Example: You register for an A1.2 course in Portuguese. This means the entry level is A1.1, i.e. you must already be at this level when you start the course. At the end of the course, you will have reached A1.2 level (target level).

At A1 level you can understand and make yourself understood on a very basic level.

Listening

Can recognise everyday, familiar words/signs, provided they are delivered clearly and slowly in a clearly defined, familiar everyday context.

Reading

Can recognise familiar names, words/signs and very basic phrases on simple notices in the most common everyday situations.

Writing

Can compose a short, simple postcard. Can fill in numbers and dates, own name, nationality, address, age, date of birth or arrival in the country, etc., e.g. on a hotel registration form.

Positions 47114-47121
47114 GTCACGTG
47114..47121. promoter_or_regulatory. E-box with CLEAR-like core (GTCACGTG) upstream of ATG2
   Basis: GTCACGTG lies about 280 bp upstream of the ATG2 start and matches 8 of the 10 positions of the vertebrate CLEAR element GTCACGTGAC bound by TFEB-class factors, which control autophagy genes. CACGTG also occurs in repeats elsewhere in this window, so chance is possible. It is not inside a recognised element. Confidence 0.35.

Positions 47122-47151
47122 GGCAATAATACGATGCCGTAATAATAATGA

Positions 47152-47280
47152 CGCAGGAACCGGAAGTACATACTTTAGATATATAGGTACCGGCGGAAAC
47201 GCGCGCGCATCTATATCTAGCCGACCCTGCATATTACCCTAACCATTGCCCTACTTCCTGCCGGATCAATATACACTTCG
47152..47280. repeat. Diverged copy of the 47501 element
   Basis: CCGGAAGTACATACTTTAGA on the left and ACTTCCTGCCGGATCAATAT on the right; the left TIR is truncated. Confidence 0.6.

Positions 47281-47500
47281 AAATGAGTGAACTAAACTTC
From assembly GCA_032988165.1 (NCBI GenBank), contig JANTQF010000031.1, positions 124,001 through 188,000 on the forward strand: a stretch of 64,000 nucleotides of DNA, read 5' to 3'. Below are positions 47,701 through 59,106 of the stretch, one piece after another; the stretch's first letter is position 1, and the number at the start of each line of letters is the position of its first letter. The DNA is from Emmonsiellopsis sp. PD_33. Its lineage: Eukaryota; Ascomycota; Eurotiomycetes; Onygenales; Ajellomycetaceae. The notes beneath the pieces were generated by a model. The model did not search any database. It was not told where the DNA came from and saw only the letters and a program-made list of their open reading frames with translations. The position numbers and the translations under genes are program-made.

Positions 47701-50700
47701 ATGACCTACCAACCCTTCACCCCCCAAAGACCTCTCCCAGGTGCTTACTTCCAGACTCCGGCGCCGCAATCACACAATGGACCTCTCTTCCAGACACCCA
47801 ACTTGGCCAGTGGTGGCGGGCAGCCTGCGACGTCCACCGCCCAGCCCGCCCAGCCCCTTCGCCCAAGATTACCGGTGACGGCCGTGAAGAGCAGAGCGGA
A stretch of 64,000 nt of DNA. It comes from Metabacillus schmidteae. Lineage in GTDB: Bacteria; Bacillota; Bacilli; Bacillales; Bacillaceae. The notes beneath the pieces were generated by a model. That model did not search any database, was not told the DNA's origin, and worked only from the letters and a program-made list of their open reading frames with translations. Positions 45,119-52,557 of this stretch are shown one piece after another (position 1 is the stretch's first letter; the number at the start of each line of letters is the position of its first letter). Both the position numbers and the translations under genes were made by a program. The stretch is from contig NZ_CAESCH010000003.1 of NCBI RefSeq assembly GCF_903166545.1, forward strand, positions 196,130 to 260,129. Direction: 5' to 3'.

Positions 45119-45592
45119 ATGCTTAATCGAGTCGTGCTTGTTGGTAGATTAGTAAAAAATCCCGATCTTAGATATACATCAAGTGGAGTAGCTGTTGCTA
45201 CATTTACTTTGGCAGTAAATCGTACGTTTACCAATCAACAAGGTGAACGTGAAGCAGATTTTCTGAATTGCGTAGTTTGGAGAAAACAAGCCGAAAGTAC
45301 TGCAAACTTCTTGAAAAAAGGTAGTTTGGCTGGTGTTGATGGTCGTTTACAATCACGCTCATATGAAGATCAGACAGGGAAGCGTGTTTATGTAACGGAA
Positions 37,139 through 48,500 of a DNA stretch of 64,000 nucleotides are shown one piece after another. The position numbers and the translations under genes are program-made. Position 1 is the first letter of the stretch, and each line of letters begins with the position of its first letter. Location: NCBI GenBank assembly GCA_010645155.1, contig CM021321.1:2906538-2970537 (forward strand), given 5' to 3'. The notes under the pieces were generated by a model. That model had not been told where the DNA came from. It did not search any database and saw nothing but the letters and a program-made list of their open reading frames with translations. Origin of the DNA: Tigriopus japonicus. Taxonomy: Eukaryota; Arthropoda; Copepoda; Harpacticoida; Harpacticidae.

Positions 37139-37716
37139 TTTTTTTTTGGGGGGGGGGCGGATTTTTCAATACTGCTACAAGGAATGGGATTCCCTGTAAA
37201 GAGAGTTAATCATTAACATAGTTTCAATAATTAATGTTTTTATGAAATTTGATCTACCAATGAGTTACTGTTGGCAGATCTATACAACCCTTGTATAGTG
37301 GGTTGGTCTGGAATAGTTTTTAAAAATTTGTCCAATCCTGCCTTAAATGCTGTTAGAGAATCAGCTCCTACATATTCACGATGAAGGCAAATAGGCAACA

Conversation

Can understand everyday expressions aimed at the satisfaction of simple needs of a concrete type, delivered directly to them in clear, slow and repeated language by a sympathetic interlocutor.

Sustained monologue

Can describe themselves, what they do and where they live. Can describe other people, places and possessions in simple terms.

At A2 level you can master daily situations as a matter of routine. 

Listening

Can understand phrases and expressions related to areas of most immediate priority (e.g. very basic personal and family information, shopping, local geography, employment), provided people articulate clearly and slowly.
Can catch the main point in short, clear, simple messages and announcements.

Reading

Can read very short, simple texts.
Can find specific, predictable information in simple everyday material such as advertisements, prospectuses, menus, reference lists and timetables.

Writing